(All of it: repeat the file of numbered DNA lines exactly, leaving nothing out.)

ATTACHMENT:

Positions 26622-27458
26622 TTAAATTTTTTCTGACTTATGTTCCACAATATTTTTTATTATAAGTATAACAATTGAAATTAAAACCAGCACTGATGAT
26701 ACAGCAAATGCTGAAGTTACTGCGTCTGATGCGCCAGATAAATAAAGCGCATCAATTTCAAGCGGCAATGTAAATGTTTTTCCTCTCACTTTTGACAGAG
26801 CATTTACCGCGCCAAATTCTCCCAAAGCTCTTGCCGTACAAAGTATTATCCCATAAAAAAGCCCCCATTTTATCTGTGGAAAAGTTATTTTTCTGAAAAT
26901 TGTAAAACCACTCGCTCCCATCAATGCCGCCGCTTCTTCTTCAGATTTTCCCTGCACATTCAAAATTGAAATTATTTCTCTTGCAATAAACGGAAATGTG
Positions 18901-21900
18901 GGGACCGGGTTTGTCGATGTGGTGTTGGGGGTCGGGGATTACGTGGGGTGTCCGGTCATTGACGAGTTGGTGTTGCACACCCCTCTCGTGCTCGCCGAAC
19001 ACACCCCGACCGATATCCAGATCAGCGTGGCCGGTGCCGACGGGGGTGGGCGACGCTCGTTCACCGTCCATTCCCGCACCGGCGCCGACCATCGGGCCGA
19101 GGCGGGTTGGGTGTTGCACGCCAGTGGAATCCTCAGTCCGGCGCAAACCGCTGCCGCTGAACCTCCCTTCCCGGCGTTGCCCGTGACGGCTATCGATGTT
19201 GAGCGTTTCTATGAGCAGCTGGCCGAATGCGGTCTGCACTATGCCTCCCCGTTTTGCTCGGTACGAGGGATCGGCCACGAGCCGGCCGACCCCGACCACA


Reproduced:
Positions 26622-27458
26622 TTAAATTTTTTCTGACTTATGTTCCACAATATTTTTTATTATAAGTATAACAATTGAAATTAAAACCAGCACTGATGAT
26701 ACAGCAAATGCTGAAGTTACTGCGTCTGATGCGCCAGATAAATAAAGCGCATCAATTTCAAGCGGCAATGTAAATGTTTTTCCTCTCACTTTTGACAGAG
26801 CATTTACCGCGCCAAATTCTCCCAAAGCTCTTGCCGTACAAAGTATTATCCCATAAAAAAGCCCCCATTTTATCTGTGGAAAAGTTATTTTTCTGAAAAT
26901 TGTAAAACCACTCGCTCCCATCAATGCCGCCGCTTCTTCTTCAGATTTTCCCTGCACATTCAAAATTGAAATTATTTCTCTTGCAATAAACGGAAATGTG
Positions 18901-21900
18901 GGGACCGGGTTTGTCGATGTGGTGTTGGGGGTCGGGGATTACGTGGGGTGTCCGGTCATTGACGAGTTGGTGTTGCACACCCCTCTCGTGCTCGCCGAAC
19001 ACACCCCGACCGATATCCAGATCAGCGTGGCCGGTGCCGACGGGGGTGGGCGACGCTCGTTCACCGTCCATTCCCGCACCGGCGCCGACCATCGGGCCGA
19101 GGCGGGTTGGGTGTTGCACGCCAGTGGAATCCTCAGTCCGGCGCAAACCGCTGCCGCTGAACCTCCCTTCCCGGCGTTGCCCGTGACGGCTATCGATGTT
19201 GAGCGTTTCTATGAGCAGCTGGCCGAATGCGGTCTGCACTATGCCTCCCCGTTTTGCTCGGTACGAGGGATCGGCCACGAGCCGGCCGACCCCGACCACA